(b) the primary heat exchange assembly; and

(c) the secondary heat exchange assembly;

so that combustion air for the burner assembly is preheated as it flows through the passage or chamber to the burner assembly by heat exchange with one or more of the air stream in the flow path and the combustion products flowing through the primary and the secondary heat exchange assemblies.

It is preferred that the heater further comprises an electronics/controller assembly.

It is preferred particularly that the preheating means separates the electronics/controller assembly and one or more of the flow path of the air to be heated, the primary heat exchange assembly, and the secondary heat exchange assembly.

With such an arrangement, it can readily be appreciated that the preheating means acts as a thermal insulation for the components in the electronics/controller assembly.

It is preferred that the heater further comprises a housing comprising a base wall, side walls, end walls, and a removable lid.

It is preferred that the side walls and/or the end walls comprise an inlet for the stream of air to be heated and an outlet for the stream of heated air.

It is preferred that the heater further comprises a chassis which supports the burner assembly, the primary heat exchange assembly, the secondary heat exchange assembly, and the electronics/controller assembly.

It is preferred that the chassis comprises a means for engaging the upper section of the side walls and/or the end walls of the housing for locating the chassis in relation to the housing.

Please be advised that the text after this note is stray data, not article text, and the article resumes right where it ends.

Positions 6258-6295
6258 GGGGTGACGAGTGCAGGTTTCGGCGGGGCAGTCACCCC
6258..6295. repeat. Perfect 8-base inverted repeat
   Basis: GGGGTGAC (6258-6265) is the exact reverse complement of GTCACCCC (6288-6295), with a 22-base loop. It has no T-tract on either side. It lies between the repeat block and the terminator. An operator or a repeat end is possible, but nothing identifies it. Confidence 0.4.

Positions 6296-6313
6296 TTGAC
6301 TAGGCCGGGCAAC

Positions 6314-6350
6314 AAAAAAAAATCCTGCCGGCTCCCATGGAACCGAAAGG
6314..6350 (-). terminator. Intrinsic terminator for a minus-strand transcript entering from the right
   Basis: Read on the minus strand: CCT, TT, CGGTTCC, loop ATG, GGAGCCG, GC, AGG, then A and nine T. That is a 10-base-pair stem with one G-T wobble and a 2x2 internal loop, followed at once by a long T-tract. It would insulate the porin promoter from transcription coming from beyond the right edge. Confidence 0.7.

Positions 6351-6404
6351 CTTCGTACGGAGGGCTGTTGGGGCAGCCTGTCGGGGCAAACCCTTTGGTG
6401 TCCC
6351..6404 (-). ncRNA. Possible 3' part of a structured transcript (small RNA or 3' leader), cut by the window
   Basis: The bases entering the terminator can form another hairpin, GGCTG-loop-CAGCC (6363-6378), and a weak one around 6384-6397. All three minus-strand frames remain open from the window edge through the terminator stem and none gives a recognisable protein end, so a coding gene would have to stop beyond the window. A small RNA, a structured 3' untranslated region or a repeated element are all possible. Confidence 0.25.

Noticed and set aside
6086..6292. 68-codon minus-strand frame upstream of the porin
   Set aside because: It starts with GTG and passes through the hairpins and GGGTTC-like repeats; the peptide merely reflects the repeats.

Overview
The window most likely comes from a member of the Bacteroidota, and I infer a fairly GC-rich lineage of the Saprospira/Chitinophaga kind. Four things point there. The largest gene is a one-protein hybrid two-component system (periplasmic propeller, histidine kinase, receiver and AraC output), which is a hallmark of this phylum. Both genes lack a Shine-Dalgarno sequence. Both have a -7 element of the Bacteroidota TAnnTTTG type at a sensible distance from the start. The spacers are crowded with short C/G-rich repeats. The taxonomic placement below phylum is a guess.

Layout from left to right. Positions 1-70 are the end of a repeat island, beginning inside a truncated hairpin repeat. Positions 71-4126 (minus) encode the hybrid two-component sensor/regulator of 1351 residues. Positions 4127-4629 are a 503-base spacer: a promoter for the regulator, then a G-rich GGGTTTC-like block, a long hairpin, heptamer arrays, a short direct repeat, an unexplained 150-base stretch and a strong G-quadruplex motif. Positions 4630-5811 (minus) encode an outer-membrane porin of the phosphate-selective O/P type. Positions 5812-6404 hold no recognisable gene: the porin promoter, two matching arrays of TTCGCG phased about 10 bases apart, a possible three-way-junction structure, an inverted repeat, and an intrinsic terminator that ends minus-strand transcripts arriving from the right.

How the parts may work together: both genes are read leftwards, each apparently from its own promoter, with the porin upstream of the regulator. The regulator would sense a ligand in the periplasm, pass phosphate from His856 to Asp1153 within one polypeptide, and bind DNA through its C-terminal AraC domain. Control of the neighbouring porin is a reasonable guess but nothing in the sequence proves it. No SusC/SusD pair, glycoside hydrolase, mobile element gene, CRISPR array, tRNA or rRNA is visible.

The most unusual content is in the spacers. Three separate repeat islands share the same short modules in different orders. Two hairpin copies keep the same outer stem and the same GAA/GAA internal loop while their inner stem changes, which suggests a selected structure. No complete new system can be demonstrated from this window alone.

It is preferred that the heater further comprises a fan assembly for forcing air to be heated along the flow path.

It is preferred that the heater further comprises a combustion air fan assembly for forcing combustion air along the passage to the burner assembly.

It is preferred that the chassis supports one or both of the fan assemblies.

According to the invention there is also provided a heater for heating a stream of air, the heater comprising:

(a) a flow path for the stream of air;

(b) a gas-fired burner assembly to heat the air as the stream of air flows along the flow path;

(c) a primary heat exchange assembly positioned in the flow path and coupled to the burner assembly; and

(d) a means for preheating combustion air for the burner assembly.

It is preferred that the preheating means comprises a passage or chamber for supplying combustion air to the burner assembly that is positioned proximate one or more of:

(a) the flow path for the stream of air to be heated;

(b) the primary heat exchange assembly; and

(c) the secondary heat exchange assembly;

so that the combustion air for the burner assembly is preheated as it flows along the passage or chamber to the burner assembly by heat exchange with one or more of the air stream in the flow path and the combustion products in the primary and the secondary heat exchange assemblies.

According to the present invention there is provided a heater for heating a stream of air passing through the heater along a flow path, the heater comprising:

(a) a burner assembly to heat the air by heat exchange between the air and the combustion products;